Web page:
ia play

the good life in a digital age

when crowds are wise

I realised the other day I’ve never actually read James Surowiecki’s The Wisdom of Crowds and that was undermining my ability to spot when senior management were systematically misusing the concept. So I got a copy from Swapshop – these are really not the sort of books you should ever have to spend money on.

I’ve been slightly resistent to reading it. At university David Gauntlett introduced us to Charles Mackay’s the Madness of Crowds during lectures about moral hysteria about media (and Victorian moral outrage at the bicycle, if I remember rightly). ‘Madness’ is not the easiest of reads but the stuff on tulip mania makes your jaw drop at times. It may have been my rosy memories of those lectures that made me irritated at Surowiecki’s concept.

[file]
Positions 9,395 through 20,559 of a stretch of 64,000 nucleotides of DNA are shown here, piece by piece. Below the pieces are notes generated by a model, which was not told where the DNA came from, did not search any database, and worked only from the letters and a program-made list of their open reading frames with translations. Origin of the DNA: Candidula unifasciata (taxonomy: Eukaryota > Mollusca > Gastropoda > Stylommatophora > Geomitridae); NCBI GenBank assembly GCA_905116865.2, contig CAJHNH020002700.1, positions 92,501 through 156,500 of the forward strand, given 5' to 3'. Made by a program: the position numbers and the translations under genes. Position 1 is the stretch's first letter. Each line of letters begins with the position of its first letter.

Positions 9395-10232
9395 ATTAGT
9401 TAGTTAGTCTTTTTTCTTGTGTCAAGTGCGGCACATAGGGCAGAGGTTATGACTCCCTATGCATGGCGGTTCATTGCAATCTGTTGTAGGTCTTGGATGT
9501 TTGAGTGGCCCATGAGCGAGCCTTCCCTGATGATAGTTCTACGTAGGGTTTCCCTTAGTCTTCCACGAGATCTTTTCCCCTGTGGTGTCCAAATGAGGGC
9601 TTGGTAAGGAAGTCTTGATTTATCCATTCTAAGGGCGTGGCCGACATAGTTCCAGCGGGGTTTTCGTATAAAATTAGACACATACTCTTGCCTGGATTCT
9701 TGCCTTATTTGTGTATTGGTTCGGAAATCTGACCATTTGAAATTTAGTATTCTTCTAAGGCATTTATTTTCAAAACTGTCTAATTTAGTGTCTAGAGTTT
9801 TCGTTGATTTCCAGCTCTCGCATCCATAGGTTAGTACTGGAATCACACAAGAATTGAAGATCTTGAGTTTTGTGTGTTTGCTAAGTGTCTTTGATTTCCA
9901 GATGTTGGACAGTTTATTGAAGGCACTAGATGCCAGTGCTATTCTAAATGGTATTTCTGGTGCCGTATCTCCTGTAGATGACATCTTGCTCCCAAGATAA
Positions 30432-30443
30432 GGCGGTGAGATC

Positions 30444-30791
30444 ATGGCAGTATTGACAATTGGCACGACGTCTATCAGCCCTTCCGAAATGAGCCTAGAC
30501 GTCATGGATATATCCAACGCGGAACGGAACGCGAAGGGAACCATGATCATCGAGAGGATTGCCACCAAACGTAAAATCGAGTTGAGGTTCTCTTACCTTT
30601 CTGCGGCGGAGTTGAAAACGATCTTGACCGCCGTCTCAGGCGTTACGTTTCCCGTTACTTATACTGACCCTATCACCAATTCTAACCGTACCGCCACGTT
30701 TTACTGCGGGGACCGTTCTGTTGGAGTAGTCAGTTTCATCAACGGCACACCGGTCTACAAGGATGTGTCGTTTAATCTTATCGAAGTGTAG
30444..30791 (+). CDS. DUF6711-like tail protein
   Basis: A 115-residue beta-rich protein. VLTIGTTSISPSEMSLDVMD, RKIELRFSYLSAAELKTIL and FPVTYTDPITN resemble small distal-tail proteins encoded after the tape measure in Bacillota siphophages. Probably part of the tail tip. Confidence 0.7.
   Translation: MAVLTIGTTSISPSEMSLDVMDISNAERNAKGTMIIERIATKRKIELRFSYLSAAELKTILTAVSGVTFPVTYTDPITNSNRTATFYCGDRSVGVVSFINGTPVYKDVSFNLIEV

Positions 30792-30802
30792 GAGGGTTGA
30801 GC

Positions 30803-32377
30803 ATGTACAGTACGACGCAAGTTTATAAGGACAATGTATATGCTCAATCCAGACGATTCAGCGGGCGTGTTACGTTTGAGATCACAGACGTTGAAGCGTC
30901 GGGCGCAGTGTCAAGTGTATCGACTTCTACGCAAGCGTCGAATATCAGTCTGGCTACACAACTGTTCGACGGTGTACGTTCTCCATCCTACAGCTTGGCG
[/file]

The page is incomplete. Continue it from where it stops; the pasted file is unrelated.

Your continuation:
Now Surowiecki isn’t rejecting that groups of people sometimes (frequently?) do intensely stupid things. He is more interested in describing the conditions under which a crowd can be surprisingly smart. The book should really be called ‘When Crowds are Wise’.

I haven’t finished it yet and don’t really feel like it would matter if I don’t. ‘Wisdom’ and other pop theory books are more tightly written than ‘Madness’ but the structure is repetitive and they outstay their welcome pretty quickly. Tellingly, most are expansions of magazine articles, expanded (or padded) with a series of anecdotes and a smattering of scientific studies that are briefly skimmed over. They make me crave depth. But maybe not as much depth as Mackay gives you!

Pop theory books are such easy targets, I shouldn’t really expend energy on them. Just read ValleyWag instead.

Written by Karen

February 10th, 2008 at 9:53 am

Posted in books,psychology